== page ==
The Least Developed Countries Report includes key figures and trends which show that during the period from 2000 to 2012, LDC employment growth was 2.9 per cent per annum – a rate slightly above the population growth rate of 2.3 per cent, but well below LDCs’ average GDP growth rates for the period of 7 per cent. In other words, LDCs saw more than a decade of what economists term “jobless growth”.

The agricultural sector still accounts for the majority of LDC employment. In 2000, it accounted for 71 per cent of total employment in LDCs; and by 2018, it is expected to represent 63 per cent. Industry accounted for 7 per cent of total LDC employment in 2000, and will reach 10 per cent by 2018. Services accounted for 22 per cent of LDC employment in 2000, and will increase to 27 per cent by 2018. Only in the services sector has employment growth risen substantially. This reflects a shift of labour out of low-productivity activities – mainly agriculture – to low-productivity services activities in urban areas.

Economic growth in the LDCs has not been inclusive, and its contribution to poverty reduction has been limited, the report says. In addition, this growth has not generated enough “quality” jobs – that is, jobs offering higher wages and better working conditions – especially for the young. Although the proportion of people who live on less than US$1.25 per day (that is, in extreme poverty) in the LDCs has declined, the overall number has continued to rise due to high population growth. The report finds that while the percentage of the LDC working poor (those living on less than $1.25 per day) is declining as a share of total employment – from 61 per cent in 2000 to a projected 29 per cent by 2017 – it remains much higher than in other developing countries. In other developing countries, the share of working poor is expected to shrink from 30 per cent in 2000 to 7 per cent by 2017. In addition, the report notes, vulnerable employment (those workers without formal work arrangements, decent working conditions, and adequate social security) still accounts for about 80 per cent of total employment in the LDCs.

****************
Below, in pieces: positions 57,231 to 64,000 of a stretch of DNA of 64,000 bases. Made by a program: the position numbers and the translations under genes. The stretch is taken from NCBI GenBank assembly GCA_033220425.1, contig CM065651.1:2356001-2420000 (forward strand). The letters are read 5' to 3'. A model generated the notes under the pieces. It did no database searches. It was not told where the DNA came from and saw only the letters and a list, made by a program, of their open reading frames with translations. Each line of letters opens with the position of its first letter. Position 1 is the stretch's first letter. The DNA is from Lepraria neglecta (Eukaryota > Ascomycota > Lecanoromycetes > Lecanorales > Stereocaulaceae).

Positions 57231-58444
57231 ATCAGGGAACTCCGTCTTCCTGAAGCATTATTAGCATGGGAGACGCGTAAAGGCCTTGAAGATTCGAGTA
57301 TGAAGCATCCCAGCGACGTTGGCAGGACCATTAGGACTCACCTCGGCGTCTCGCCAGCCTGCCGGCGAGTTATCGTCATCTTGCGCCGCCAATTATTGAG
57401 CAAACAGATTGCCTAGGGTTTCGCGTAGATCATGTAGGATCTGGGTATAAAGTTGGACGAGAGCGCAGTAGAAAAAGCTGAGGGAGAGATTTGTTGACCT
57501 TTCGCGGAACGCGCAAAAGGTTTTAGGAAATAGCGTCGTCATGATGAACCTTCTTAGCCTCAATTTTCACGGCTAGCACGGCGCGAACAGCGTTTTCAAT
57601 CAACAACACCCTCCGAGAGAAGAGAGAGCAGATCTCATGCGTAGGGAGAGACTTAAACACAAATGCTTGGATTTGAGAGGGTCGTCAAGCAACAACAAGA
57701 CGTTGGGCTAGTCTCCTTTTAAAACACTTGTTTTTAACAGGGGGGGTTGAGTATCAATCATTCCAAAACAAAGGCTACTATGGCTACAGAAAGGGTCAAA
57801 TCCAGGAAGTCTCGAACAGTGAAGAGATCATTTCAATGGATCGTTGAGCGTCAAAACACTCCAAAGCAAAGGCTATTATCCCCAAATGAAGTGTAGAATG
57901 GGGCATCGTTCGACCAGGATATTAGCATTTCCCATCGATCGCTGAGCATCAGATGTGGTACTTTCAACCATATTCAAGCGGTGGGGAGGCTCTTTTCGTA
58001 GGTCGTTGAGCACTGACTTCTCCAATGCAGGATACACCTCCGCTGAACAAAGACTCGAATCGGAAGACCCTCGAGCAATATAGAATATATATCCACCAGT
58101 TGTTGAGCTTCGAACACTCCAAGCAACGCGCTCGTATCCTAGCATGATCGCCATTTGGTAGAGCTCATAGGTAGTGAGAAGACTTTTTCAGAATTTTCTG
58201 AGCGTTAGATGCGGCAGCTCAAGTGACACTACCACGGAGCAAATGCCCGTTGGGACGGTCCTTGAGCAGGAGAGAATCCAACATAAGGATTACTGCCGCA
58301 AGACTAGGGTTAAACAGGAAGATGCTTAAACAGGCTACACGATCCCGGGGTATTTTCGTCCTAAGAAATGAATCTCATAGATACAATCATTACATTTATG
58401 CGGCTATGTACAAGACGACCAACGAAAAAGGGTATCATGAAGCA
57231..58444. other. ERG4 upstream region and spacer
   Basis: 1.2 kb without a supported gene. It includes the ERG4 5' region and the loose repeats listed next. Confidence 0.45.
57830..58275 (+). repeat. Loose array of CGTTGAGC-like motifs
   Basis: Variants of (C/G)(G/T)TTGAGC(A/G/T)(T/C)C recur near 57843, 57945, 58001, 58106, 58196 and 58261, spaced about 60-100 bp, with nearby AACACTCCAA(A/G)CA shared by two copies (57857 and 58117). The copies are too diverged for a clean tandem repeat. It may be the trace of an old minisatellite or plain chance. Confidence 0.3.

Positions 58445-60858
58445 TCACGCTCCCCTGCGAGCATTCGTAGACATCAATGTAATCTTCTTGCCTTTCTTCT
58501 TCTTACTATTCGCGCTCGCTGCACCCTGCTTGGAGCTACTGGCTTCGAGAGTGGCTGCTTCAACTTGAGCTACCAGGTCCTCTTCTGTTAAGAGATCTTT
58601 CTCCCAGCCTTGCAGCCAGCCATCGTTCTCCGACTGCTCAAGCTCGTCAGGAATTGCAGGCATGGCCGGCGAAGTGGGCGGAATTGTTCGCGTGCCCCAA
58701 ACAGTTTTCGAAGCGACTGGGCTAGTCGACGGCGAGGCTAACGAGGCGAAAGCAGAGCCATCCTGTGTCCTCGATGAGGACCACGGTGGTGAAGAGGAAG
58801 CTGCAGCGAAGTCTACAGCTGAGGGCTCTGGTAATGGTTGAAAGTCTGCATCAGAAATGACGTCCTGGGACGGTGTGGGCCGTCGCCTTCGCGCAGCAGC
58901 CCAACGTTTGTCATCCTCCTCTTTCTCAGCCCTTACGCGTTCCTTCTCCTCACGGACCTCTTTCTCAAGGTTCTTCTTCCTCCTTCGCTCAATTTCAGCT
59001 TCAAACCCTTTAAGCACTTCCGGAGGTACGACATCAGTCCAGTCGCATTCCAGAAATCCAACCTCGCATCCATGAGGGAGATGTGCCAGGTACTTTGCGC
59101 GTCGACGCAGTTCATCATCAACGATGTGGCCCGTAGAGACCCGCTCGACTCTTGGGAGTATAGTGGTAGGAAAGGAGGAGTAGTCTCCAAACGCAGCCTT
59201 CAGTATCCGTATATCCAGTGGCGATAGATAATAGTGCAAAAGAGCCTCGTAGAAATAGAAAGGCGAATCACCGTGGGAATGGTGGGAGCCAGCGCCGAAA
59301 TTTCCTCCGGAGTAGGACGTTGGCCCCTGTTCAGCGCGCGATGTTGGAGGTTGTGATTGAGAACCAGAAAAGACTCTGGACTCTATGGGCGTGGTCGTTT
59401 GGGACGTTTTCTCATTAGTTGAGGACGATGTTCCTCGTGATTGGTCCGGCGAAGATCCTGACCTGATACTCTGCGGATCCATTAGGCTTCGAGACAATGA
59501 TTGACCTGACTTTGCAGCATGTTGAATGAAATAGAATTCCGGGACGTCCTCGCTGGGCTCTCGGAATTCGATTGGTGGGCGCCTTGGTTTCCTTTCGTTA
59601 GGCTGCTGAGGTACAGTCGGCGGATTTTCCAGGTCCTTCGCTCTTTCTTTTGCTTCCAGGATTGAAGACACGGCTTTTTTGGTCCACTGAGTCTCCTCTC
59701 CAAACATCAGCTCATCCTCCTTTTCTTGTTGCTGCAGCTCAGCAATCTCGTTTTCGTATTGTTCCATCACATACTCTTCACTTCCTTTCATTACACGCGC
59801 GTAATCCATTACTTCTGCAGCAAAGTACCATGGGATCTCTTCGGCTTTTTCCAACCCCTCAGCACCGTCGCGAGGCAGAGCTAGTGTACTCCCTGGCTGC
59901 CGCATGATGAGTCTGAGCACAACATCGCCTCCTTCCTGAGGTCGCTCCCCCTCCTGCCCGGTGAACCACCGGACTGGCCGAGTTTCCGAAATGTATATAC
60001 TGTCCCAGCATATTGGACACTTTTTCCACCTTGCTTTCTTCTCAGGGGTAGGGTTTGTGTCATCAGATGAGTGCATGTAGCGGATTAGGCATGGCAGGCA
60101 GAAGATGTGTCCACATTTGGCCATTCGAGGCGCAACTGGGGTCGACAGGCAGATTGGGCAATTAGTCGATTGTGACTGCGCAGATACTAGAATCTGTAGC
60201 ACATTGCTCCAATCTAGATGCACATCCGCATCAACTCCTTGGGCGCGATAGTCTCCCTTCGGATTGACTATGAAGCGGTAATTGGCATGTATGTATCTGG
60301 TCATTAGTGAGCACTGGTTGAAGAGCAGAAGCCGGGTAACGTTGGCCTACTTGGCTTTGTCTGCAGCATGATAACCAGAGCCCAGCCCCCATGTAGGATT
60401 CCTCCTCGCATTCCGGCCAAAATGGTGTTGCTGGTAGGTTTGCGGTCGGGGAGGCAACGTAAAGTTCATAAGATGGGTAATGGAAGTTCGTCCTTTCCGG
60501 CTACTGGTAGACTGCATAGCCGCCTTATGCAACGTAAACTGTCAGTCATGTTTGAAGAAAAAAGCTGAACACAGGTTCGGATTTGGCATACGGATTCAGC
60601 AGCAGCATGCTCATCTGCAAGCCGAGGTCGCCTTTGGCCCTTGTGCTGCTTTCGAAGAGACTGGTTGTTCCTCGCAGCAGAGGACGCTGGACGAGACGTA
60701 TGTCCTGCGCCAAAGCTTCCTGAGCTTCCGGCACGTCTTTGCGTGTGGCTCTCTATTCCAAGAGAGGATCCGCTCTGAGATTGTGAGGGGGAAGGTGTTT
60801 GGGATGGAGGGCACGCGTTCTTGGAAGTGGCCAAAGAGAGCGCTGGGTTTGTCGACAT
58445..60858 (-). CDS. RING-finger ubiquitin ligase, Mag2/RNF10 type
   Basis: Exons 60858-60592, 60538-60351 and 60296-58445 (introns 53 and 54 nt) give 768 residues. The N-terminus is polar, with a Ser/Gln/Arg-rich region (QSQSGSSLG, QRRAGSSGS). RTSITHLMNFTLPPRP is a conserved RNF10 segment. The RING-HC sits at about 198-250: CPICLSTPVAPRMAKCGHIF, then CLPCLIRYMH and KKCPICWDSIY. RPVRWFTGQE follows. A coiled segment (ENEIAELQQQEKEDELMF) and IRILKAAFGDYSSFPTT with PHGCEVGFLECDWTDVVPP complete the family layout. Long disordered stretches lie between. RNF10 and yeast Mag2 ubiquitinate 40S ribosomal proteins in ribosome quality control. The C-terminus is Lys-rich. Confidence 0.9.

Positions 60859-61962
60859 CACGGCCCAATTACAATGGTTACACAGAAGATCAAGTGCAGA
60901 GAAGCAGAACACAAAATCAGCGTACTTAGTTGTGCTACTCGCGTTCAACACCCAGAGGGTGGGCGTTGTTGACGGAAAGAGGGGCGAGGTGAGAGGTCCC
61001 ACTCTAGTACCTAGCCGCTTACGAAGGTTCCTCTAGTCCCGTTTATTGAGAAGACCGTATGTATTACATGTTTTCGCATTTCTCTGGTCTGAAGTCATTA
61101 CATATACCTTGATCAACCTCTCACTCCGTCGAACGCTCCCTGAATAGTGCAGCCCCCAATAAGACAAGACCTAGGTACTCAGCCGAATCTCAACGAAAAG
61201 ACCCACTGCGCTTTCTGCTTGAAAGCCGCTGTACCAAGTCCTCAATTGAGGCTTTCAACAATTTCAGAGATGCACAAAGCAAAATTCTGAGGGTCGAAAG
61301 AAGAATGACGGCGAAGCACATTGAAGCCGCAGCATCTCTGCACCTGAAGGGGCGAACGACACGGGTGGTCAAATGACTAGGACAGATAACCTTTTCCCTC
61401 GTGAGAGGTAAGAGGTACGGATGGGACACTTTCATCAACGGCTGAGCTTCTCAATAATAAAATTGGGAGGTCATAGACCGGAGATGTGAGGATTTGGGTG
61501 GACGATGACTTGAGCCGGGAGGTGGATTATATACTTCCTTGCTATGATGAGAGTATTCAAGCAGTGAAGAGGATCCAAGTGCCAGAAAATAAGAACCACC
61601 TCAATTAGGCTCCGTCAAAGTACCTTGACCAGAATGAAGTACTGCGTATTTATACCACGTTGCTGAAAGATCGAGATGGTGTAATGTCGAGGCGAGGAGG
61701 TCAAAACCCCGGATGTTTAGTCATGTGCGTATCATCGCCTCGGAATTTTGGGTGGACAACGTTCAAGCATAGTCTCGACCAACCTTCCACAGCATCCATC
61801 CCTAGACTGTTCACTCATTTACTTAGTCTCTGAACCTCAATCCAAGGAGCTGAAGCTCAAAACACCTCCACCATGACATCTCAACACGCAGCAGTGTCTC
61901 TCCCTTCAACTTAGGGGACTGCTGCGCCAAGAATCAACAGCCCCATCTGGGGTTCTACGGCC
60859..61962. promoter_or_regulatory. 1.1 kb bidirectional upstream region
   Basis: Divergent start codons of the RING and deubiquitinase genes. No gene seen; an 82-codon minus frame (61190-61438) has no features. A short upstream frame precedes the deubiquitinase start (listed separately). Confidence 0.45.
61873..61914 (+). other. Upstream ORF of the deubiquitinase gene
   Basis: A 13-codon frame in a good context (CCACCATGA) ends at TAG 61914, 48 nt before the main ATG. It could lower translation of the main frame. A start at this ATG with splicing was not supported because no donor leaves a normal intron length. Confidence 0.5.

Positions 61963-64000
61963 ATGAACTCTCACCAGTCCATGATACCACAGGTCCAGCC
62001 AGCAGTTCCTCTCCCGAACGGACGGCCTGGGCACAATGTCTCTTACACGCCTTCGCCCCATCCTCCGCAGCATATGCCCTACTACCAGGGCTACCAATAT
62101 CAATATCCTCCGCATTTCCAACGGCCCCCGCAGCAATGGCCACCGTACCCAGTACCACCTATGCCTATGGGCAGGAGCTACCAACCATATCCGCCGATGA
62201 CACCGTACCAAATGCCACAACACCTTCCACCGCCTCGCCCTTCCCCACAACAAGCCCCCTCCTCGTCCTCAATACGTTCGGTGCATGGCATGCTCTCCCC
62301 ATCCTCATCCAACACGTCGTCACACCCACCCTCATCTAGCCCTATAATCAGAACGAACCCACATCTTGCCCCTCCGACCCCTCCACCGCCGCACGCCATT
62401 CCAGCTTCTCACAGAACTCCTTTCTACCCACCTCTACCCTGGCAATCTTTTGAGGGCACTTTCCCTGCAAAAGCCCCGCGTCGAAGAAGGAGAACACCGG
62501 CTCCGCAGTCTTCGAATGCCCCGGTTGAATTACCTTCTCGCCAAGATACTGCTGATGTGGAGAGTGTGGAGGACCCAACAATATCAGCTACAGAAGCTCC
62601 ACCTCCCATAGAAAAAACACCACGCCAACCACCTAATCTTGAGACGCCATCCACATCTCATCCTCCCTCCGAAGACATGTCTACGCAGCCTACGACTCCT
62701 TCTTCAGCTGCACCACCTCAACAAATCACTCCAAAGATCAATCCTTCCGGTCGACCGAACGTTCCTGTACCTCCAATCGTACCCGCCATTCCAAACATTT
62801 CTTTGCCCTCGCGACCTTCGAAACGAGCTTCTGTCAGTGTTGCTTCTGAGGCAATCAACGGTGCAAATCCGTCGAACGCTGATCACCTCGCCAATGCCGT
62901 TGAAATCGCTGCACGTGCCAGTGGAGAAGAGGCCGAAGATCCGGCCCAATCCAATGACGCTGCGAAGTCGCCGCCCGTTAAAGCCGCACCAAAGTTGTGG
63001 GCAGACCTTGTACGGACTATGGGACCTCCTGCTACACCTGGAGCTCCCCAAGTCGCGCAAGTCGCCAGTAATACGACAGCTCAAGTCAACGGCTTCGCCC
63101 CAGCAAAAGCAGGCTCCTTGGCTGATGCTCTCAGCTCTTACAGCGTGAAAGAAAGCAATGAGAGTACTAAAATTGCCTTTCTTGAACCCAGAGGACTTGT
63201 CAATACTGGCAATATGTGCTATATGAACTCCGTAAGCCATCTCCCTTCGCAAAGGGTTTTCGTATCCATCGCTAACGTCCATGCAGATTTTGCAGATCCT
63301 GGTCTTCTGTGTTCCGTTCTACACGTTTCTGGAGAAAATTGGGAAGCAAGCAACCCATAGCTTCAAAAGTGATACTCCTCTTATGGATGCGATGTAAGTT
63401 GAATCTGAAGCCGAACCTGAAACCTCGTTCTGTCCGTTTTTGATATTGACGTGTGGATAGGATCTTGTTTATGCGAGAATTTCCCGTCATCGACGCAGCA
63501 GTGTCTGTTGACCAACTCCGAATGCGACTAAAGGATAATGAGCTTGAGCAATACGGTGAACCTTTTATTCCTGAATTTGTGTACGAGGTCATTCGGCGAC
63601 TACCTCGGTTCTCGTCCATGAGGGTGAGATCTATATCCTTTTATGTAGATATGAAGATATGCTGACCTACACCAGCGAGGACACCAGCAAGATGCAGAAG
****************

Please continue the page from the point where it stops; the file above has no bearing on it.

Creating employment opportunities is critical because it is the best and most dignified pathway out of poverty, the report contends. It says that the primary employment challenge faced by LDCs is not unemployment, but rather the lack of inclusive growth and productive employment in sufficient volume to help the working poor. This is a major impediment to efforts to achieve the United Nations Millennium Development Goals, and to plans to set the LDCs on a sustainable development path.

Finally, the report notes, the LDC population is not only growing rapidly, but is quickly urbanizing. This combination of factors makes the current decade critical for rectifying the employment situation in LDCs. At the same time as more of the LDC population than ever is entering the labour market, an increasing proportion of that labour force is working, or seeking work, outside the agricultural sector. A major problem with the current process of structural change in LDCs is that it cannot provide the surplus population released from agriculture with productive employment elsewhere, the report notes.


End Notes
1. The Report (Sales No. E.13.II.D.1, ISBN: 978-92-1-112864-2) may be obtained from United Publications Sales and Marketing Office at the address mentioned below or from United Nations sales agents throughout the world. Price: US$ 55 (50% discount for residents of developing countries, and 75% discount for residents of least developed countries). Customers may send orders or inquiries to: United Publications Sales and Marketing Office, 300 E 42nd Street, 9th Floor, IN-919J New York, NY 10017, United States. tel.: +1 212 963 8302, fax: +1 212 963 3489, e-mail:,